This means that we are estopped from demanding more in a grievance.  You cannot go along with an arrangement for six years and retain the legal right to challenge it.

Furthermore, while an individual is free to waste time and money on a pointless lawsuit, a union is not.  The interests of all members must be taken into account.

We can try to negotiate something better in the next round of bargaining but we have no way of legally contesting an arrangement that appears to be at least as good as the one it replaced.  In the meantime, we certainly can use the grievance as a precedent to ask for offices for those who have none at all.


Bits of Good News

After arbitration in January and February, an employee who was dismissed in 2015 on the basis of a student complaint has been re-instated and will be compensated for lost pay.

Two potential grievances have been settled informally, preserving the integrity of the Collective Agreement.  Other less serious matters have reached the same conclusion.

We have a new parking officer.  Summer parking usage is up.  Hopefully, this will continue.  We have had too many shortfalls in the past.

We are participating again with the other campus unions in the Pancake Breakfast on September 7th in the Bowl, to which you are all invited.

The employer has agreed to amalgamate the Professional Development and Tuition Waiver Funds.  This permits us to deal with applications flexibly.  The employer deserves a great deal of credit here because we have a collective agreement in place and they did not have to agree to a different arrangement.

Leslie Walter resigned as Vice-President because she has been appointed to a lecturer position.  Joanie Crandall has been elected to succeed her.  Joanie has a steep learning curve ahead of her and needs all our support.



More than 630 representatives from CUPE locals across Canada gathered in Halifax on April 3 – 6, 2017 for a national conference on Building Strong Locals.  Clayton Beish and Joanie Crandall represented CUPE 3287.

Building on the results of a recent national leadership survey that identified the particular strengths, challenges and needs of CUPE locals across the country, the heart of the conference consisted of five half-day workshops focused on building strong, inclusive, accessible and representative Union Locals.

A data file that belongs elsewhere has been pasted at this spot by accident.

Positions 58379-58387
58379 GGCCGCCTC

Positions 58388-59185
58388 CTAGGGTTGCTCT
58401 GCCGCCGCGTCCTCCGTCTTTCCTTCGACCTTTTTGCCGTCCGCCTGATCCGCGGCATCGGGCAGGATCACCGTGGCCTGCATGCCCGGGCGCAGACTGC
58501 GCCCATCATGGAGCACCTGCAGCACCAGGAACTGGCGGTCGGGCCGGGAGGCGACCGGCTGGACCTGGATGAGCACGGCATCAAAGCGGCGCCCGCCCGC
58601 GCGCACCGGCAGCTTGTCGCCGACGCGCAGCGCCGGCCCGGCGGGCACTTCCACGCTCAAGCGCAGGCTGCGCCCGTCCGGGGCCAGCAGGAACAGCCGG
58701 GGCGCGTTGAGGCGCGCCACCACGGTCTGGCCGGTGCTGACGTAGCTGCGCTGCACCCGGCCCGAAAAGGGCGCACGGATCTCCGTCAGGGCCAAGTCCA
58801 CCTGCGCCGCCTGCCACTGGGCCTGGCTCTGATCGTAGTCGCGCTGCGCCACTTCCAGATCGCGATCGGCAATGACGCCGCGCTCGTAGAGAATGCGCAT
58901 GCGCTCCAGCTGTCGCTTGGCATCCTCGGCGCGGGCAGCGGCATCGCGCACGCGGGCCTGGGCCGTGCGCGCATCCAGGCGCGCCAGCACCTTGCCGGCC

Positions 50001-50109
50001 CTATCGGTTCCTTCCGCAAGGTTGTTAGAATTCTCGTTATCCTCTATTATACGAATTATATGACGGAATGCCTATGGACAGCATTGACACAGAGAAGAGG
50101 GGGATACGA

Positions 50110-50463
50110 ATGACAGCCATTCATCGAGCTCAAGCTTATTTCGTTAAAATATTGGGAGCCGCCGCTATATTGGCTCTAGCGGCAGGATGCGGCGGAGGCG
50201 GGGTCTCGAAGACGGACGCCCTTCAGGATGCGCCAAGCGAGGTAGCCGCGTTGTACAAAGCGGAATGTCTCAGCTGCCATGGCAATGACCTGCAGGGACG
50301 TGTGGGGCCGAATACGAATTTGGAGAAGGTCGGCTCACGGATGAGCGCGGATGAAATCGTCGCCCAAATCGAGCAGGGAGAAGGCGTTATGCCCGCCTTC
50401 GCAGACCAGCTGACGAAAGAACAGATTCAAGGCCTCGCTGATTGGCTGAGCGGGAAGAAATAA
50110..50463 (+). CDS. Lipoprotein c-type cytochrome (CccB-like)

One workshop focused on basic structural concerns – how to organize an effective executive team with diversified responsibilities, how to state policies and communicate them clearly in one’s bylaws, and how to manage record-keeping and organize financial reports.

Another workshop focused on more effectively engaging the members of one’s local through increased personal contacts, regular communication, and building common bonds. Importance was placed on reaching out to new members, providing orientation to union benefits, and encouraging new members to become involved in the union’s activities.

The workshop on building strong leaders within the local expanded upon these themes. People become engaged in union activities for a variety of personal reasons. It is important to understand what motivates them and what will sustain that motivation. Building relationships, encouraging volunteerism, fostering a team spirit, and supporting one another’s contributions are all important to building a strong local.

Yet another workshop focused on building relationships with community allies. Often the best way to tackle a big issue facing a local is to form a coalition and work in solidarity with others in pursuit of a common goal. Conversely, a local should always be looking beyond itself to contribute to the broader community through coalition and solidarity work whenever possible.

The fifth workshop focused on building strength at the bargaining table.  Austerity and privatization are leading to an increase in precarious employment. It reinforced the importance of membership building and creating alliances outside of the local, using resources such as social advocacy software and e-petitions. CUPE National is currently developing additional executive training modules to help build strong local responses to employers in this context.

Conference materials are now available at https://cupe.ca/building-strong-locals-conference-materials.

Respectfully submitted,

Clayton Beish and Joanie Crandall

New Jobs Website and Sessional Postings

To find job postings, go to www.usask.ca.  Click on Jobs.  Click on Current Opportunities.  Click on All Positions in the drop-down menu.  If it asks you whether you are presently employed, say No unless you are under contract.  Scroll down to the Advanced Search option.  Click Employment Category.  Check Sessional Lecturer positions in the drop down menu.  Click the Search icon (the little magnifying glass) on the right.

Deadline for Drug and Dental Plan Claims

If you were teaching in Winter Term 2017 your health benefit coverage ends on April 30 unless you continue to be under contract in Term 1 or Quarter 1 of Spring Session. All drug and dental plan claims must be submitted to Sun Life within 90 days of the end of your teaching appointment.